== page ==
Scottish government inadequately prepared for Covid – watchdog

The Scottish government was not adequately prepared for the Covid-19 pandemic, according to a report by the country’s public spending watchdog.

The Audit Scotland report found that, despite three preparedness exercises since 2011, ministers had failed to follow up on recommendations to improve availability of PPE and the capability of social care.

The watchdog found that the government had acted quickly to prevent the NHS from being overwhelmed, but warned that there was now a “substantial backlog of patients” waiting to be treated for other conditions. It also raised the disproportionate effect of the virus on those of minority ethnic backgrounds and on lower incomes.

Stephen Boyle, auditor general for Scotland, praised the “extraordinary commitment” of NHS staff but said the pandemic had “highlighted the need to deal with longstanding health inequalities”.

Boyle told BBC Radio Scotland’s Good Morning Scotland programme: “What we’ve been saying for many years is the financial sustainability of the NHS has been under threat.

“Audit Scotland has produced a number of reports that has emphasised the importance of longer-term planning, shifting the balance of care away from large acute hospital settings into more community-based care at home provision.

“It’s really important that those steps are acted upon, that we move to a more sustainable service.”


Responding to the report on the same programme, the deputy first minster, John Swinney, said: “The report is a reflection of the challenges that have been faced around the Covid pandemic given the fact this was a new disease with unknown characteristics that emerged at a very fast pace.”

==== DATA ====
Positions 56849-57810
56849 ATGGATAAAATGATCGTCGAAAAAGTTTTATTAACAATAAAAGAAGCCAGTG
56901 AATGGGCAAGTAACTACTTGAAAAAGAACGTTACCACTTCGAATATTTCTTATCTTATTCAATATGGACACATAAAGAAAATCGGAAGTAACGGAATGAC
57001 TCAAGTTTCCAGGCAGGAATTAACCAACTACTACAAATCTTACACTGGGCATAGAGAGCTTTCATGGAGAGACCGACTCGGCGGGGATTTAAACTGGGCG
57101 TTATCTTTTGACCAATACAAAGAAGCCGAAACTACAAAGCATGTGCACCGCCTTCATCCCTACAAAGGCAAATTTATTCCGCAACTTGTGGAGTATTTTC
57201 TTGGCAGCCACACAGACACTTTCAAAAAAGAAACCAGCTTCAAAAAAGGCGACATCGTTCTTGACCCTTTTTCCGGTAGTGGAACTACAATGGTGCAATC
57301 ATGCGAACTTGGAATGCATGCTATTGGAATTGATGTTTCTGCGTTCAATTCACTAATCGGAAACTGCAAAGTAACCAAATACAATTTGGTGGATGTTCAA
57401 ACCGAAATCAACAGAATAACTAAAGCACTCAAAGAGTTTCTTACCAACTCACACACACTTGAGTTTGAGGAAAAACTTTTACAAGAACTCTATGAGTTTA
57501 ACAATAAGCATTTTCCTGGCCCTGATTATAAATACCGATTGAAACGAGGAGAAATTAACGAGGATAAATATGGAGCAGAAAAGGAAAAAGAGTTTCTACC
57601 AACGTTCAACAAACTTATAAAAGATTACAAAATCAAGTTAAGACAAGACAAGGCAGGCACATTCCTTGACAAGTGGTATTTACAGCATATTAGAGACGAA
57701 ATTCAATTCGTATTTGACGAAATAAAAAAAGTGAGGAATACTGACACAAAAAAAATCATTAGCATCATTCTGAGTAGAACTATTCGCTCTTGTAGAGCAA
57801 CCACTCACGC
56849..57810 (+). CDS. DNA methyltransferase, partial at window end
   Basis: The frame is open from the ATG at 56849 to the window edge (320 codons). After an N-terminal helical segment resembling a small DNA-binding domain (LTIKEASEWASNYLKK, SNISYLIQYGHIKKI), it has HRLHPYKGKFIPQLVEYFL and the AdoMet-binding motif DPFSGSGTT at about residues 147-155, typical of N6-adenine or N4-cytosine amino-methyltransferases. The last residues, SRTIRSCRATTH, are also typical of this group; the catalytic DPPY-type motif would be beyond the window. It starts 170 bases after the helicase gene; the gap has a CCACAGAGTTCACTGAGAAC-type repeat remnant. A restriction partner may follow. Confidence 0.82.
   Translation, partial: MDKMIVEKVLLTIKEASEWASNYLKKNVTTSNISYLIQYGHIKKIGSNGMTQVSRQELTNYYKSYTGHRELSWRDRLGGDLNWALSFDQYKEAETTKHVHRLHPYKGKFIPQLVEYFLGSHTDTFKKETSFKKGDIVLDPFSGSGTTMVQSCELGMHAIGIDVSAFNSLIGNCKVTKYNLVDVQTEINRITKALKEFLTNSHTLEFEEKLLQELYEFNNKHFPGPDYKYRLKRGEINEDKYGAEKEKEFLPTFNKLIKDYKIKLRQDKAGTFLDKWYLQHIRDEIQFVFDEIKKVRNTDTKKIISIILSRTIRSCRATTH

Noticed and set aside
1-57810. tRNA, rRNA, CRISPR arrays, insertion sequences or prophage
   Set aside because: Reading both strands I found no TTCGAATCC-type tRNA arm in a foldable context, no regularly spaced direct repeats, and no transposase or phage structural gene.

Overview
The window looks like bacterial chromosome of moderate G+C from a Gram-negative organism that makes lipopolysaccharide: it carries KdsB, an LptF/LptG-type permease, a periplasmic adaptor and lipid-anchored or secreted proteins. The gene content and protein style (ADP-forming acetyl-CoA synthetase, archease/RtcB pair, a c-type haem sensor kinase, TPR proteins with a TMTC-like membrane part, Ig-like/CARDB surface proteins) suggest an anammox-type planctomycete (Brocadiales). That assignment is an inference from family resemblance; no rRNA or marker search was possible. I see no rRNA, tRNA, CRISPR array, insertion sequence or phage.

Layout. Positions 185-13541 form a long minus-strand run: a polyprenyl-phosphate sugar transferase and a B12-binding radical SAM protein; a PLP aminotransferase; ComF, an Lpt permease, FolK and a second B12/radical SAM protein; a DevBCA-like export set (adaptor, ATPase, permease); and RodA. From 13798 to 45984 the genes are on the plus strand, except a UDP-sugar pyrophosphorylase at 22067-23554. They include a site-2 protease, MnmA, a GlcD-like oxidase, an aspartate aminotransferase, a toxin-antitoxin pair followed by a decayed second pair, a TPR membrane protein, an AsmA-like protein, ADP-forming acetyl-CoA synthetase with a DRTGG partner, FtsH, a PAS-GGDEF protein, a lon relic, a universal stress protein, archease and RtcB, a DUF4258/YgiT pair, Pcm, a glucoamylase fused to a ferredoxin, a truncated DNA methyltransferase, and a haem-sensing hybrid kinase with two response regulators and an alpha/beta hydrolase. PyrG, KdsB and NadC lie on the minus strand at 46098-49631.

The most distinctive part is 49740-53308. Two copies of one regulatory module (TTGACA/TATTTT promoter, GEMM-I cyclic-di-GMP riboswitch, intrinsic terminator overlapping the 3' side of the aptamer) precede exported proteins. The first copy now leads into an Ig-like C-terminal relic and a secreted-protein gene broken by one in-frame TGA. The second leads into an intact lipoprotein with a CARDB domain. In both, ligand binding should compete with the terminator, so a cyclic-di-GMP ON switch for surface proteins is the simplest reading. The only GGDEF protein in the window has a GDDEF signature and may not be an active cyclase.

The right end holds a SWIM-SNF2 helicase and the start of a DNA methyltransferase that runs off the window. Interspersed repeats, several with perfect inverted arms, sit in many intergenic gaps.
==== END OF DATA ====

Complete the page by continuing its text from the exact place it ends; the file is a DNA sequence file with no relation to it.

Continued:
Swinney said it was a “fair picture” in recognising strengths in the immediate response around NHS capacity and building up PPE supply but did raise issues “that government must reflect on”.

He said: “We have been very clear with the public that not everything we have done during the pandemic will have been perfect and we must be open to examining and exploring how better that might be done in the future.”

The Scottish Conservative leader, Douglas Ross, described the report as “damning”. He said: “The fact that particularly on PPE and addressing social care capacity these recommendations were ignored had huge implications in the first wave and the government have to answer why they didn’t take on these recommendations.”

Jackie Baillie, Scottish Labour’s interim leader, said the report made it clear that the SNP government had left the Scottish NHS in a weakened position before the pandemic. “Health boards were already struggling to break even, with staff under increasing pressure and waiting times on the rise … what is very clear is that years of underfunding had left the NHS without the resources to cope with a pandemic.”


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